Nearly everything feels extremely horrible and sad in early grief. Reengaging with life doesn’t feel possible, imaginable, or desirable. We’re in survival mode. We live on a minute-to-minute basis. Figuring out tomorrow? Yeah, right. You’re just trying to get out of bed, brush your teeth, and shower.


You’re learning how to balance work and grief. How do you care for yourself and your family or cope with not having the family you once had or hoped to have had?

You find yourself in the depths of despair. Early grief surrounds you in an unrelenting storm of darkness. It’s like driving through the fog—you can barely see a few feet ahead. You have no clue what’s around you or what’s ahead.

It’s natural to feel like there isn’t a way out during these times. The options don’t seem available. I remember sitting in a therapist’s office after my second love died. “I can’t see hope. This was the second time around. All I see is endless fog. How can I believe for anything ‘better’?” I asked her.

Many of you have asked me the same question or told me hope and life other than you know it doesn’t exist. If you’ve ever felt this way, here’s a thought to consider:

Imagine you’re standing at the edge of a misty lake. You’ve never been here before, and thick fog surrounds you. You can’t see anything to the left or right of you, but you can see thick fog up ahead. From your vantage point, you likely feel trapped. How do you get out of this place? There aren’t any other options.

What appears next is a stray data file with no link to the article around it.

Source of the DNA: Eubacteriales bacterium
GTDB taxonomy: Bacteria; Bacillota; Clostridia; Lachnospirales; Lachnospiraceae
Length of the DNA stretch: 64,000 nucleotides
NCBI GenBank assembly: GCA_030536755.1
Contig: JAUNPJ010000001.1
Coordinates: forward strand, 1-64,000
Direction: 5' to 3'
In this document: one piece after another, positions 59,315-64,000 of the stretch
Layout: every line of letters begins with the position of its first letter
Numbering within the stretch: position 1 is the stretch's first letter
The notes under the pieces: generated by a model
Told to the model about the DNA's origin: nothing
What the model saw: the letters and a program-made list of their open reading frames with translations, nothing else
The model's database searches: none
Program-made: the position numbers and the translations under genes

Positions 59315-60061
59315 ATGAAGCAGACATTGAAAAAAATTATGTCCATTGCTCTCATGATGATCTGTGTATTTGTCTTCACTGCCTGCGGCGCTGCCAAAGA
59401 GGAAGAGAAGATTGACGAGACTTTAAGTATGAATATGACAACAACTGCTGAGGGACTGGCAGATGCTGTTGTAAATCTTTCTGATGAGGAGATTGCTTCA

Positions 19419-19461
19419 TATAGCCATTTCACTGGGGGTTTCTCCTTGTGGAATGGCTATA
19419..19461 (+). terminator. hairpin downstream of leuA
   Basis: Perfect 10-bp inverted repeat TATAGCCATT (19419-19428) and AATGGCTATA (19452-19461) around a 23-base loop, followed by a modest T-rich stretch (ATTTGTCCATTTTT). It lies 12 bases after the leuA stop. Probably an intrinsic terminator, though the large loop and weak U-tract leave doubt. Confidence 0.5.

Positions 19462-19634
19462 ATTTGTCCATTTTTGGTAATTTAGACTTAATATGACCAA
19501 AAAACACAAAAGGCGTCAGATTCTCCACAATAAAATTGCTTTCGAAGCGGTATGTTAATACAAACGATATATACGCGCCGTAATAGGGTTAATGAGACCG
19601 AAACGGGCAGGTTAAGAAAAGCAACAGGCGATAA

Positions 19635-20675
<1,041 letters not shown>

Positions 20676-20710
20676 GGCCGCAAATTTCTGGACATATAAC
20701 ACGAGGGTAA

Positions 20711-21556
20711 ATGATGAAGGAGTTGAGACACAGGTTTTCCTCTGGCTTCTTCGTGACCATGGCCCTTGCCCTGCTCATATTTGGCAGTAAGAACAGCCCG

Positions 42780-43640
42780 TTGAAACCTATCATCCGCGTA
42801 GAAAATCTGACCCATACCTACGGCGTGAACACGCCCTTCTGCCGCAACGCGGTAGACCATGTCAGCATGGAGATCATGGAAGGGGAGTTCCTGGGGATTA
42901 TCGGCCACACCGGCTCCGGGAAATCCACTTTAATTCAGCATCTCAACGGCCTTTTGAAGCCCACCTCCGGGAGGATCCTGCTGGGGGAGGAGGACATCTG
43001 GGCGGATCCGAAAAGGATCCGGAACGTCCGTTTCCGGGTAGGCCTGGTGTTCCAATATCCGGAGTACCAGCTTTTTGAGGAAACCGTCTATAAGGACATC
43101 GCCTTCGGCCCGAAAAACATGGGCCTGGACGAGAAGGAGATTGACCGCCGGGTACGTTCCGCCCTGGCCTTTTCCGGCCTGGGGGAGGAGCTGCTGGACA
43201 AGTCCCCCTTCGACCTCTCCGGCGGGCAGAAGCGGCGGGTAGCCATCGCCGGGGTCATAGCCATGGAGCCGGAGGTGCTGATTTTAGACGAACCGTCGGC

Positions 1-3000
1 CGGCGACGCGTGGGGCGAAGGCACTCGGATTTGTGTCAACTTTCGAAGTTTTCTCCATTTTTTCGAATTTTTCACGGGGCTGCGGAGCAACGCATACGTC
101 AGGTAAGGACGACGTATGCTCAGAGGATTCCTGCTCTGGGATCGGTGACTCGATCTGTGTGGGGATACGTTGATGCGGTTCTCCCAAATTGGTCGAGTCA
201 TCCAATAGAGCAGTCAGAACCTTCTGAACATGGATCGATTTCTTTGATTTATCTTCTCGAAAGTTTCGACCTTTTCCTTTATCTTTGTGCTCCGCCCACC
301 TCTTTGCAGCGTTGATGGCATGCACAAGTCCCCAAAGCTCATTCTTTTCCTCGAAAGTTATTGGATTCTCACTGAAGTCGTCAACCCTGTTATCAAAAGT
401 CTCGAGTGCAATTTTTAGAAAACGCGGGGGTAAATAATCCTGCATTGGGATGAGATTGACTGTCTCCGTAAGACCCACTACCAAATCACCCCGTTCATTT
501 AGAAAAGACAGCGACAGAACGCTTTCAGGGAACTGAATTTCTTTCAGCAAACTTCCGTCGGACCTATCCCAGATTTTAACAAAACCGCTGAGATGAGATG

Then, the haze starts clearing up, and you catch a faint glimpse of a bridge in the distance. You realize you don’t have to be stuck where you are. There’s another option.

After a loss or a traumatic event, it’s challenging to notice the bridges in our lives. Pain and mental confusion inhibit us from seeing beyond the fog. However, if you had been to this lake before, you would likely have known that a bridge to safety existed.

Sometimes, after loss, we need someone who’s been where we are to point us to the options we can’t see. It’s not about dismissing your pain or pretending everything is fine. The bridge of emotional safety doesn’t change the presence of grief. It shows you a way without getting lost at sea.

Sometimes, after loss, we need someone who’s been where we are to point us to the options we can’t see.

You control the direction you take—the bridge or the murky waters. In darkness and loss, there are choices and pathways to explore that you’re unaware of.

I understand this might be your first time hearing this perspective, and it’s natural to resist it. It might not feel safe. I get that because I’ve walked where you’ve stood. Therefore, entertaining the idea of feeling safe with yourself and others doesn’t seem likely.

I want to reassure you that it’s okay to continue standing by the murky waters for a while. The path across that bridge might not be what you’re ready for, and that’s all right. Grief doesn’t have a predetermined schedule.

Please know that wherever you find yourself—at the lake looking for a way through or processing the fog, it’s all normal. And when you’re ready, you can control the path you take.

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